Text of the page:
As you pointed out, there’s a significant difference between things you only fantasize about and things you actually want or plan to do. Fantasy is its own kind of pleasure, and not all fantasies want or need to be realized. If you have an open relationship and your boyfriend is a dirty talker or texter, you can’t really tell him not to talk or text dirty, and trying to negotiate the content of his dirty talk is a slippery step away from telling him what to think and what to be turned on by (good luck with that). Maybe your boyfriend just gets off on talking about this stuff with other people. Hell, maybe he’d much rather be jerking off talking about this stuff with you, but he thinks you might reject the idea or even reject him. Or maybe he wants things you don’t want or are afraid of and he’s actually planning to do them without your knowledge or permission. But since you clearly need to know which is the case, you’re going to have to talk to him.
Ideally, your questions will lead to a productive conversation about your relationship’s boundaries and limits, and perhaps to further conversation about both of your fantasies and desires and where you might be willing to explore or relax some boundaries, together or separately. Because the thing is — and you might not want to hear this part — if your boyfriend has a genuine desire that he plans or wants to fulfill, he probably will try to fulfill it eventually, with or without your permission. You probably have a sense of what you desire or are comfortable with; have an honest conversation about what he wants before a line is crossed.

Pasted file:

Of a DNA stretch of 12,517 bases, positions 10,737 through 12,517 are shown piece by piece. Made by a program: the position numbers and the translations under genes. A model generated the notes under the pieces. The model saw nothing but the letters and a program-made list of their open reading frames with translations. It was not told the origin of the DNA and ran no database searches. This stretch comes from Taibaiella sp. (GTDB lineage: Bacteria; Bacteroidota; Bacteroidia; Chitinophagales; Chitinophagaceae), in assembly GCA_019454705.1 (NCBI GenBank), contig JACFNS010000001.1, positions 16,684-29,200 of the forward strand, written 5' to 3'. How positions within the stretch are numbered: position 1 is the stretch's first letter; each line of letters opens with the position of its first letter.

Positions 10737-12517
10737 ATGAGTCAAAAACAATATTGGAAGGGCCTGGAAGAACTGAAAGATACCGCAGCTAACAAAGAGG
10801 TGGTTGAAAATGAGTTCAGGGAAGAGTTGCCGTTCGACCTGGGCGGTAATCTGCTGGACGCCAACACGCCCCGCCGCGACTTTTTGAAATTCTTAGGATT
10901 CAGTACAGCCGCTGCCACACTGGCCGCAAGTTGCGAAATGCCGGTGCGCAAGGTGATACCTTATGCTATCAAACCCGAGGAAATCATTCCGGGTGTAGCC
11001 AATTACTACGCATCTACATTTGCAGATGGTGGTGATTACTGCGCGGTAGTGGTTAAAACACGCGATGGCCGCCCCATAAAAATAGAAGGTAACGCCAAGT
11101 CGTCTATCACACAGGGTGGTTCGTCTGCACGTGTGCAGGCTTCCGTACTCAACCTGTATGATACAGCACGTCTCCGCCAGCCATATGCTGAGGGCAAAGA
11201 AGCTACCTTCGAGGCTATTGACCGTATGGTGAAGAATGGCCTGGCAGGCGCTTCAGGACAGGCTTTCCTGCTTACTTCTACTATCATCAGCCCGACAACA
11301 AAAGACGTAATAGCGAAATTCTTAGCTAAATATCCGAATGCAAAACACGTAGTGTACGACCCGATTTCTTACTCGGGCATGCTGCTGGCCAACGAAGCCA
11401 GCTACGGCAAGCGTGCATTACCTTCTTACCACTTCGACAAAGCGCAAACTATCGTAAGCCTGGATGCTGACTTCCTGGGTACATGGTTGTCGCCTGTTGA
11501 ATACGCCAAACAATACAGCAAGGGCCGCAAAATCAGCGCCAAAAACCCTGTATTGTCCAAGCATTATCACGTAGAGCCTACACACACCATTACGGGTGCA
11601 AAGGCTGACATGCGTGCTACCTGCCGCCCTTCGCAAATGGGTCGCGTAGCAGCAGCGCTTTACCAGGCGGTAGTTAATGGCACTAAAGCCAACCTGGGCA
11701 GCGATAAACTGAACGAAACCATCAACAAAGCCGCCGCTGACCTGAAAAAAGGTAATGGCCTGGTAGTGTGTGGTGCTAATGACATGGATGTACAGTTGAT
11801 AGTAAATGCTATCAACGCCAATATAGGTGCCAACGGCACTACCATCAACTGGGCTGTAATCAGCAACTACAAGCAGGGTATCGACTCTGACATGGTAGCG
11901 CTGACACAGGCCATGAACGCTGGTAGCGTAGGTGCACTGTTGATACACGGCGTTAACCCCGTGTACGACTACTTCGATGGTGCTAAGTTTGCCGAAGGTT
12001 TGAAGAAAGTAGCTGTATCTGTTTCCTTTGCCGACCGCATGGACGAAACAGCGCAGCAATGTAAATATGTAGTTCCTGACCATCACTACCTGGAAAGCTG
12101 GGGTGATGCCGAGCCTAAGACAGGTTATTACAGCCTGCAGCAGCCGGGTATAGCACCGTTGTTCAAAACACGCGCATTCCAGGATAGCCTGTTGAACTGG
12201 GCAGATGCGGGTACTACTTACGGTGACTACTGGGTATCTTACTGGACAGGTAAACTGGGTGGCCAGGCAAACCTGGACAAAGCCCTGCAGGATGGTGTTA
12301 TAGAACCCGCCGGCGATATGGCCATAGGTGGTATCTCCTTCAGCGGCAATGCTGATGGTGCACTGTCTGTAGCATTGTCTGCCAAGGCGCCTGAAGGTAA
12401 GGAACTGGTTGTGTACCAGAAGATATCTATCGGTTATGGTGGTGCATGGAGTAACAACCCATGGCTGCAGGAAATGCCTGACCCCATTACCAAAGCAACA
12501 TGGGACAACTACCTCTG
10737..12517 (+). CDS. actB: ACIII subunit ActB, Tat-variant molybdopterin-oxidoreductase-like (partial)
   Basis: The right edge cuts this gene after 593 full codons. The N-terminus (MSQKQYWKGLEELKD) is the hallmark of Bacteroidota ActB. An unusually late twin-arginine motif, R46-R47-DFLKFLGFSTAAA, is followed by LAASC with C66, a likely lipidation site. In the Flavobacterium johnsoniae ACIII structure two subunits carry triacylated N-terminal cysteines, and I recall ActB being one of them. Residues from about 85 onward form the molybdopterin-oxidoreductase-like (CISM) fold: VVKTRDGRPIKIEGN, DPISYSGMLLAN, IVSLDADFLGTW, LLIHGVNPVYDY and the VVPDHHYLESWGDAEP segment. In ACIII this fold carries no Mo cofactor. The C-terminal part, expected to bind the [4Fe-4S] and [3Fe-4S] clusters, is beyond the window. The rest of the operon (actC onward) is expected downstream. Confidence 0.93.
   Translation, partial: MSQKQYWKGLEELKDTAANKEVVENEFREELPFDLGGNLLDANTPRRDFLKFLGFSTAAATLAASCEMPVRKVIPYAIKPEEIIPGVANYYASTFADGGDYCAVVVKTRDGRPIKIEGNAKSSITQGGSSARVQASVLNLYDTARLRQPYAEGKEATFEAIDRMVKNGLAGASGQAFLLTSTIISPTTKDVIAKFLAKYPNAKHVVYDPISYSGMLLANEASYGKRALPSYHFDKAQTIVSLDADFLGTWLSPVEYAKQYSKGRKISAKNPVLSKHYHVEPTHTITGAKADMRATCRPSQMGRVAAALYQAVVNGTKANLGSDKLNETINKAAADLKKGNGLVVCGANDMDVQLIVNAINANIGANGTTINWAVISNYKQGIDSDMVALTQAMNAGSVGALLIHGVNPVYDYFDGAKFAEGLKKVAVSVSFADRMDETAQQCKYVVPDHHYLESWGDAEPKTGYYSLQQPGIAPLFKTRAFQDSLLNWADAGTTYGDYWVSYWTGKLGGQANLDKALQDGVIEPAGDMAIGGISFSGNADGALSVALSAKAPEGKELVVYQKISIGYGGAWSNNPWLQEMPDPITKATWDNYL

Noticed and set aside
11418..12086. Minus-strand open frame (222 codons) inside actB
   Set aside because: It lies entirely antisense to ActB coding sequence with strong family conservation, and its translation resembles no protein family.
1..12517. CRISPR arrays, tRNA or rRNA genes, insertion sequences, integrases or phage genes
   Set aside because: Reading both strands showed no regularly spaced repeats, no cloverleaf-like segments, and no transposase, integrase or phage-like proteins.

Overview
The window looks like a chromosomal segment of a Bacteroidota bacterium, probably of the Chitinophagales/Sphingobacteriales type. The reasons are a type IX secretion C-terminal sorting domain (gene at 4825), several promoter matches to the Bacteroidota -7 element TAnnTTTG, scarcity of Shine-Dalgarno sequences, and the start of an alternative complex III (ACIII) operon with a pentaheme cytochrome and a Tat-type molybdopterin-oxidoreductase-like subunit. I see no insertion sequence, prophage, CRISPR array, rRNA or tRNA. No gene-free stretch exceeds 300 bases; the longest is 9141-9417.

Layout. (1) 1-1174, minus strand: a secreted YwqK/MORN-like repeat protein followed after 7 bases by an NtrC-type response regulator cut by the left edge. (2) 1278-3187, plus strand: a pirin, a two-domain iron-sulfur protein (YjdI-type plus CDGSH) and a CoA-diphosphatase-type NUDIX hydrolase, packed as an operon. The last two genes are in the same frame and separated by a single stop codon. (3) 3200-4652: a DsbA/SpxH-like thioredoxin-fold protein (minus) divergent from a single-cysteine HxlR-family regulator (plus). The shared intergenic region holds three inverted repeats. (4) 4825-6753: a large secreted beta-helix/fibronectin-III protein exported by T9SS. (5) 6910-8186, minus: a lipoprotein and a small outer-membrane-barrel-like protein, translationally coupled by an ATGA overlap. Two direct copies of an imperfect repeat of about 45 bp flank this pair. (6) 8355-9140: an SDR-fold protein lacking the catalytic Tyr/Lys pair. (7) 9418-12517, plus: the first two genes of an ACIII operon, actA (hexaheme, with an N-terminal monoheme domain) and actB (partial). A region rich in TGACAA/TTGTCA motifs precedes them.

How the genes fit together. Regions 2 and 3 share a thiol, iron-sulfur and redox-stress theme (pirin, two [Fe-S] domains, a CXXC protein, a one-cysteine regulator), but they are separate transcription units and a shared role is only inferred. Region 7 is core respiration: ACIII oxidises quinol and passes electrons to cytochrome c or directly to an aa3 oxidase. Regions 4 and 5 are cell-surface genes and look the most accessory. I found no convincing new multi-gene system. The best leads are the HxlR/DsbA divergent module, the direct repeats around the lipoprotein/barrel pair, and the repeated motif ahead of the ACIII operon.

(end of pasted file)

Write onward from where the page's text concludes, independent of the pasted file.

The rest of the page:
My mantra for negotiating committed open relationships is simple: “Convert anxiety into desire.” Both of you are anxious about something. You’re worried about his fidelity and desires. He’s nervous that you won’t respond well if he tells you honestly what he wants to do or fantasizes about. Both of you need to figure out how to shift the affective charge of the idea in question — those things you think he’s doing or wants to do — from nervousness to arousal. He’s already turned on by these “things he’s not supposed to do,” clearly. So you need to either find a way to make those things he wants hot for you, or renegotiate the parameters of your open relationship so that you’re comfortable with the idea of him being turned on by things you don’t want or are even scared of. In short, your best approach is to be honest and open, extend the benefit of the doubt, and ask productive, sympathetic questions. “Are you satisfied with our sex life?” is a good one. So is “Are there things you want us to do that we’re not doing?”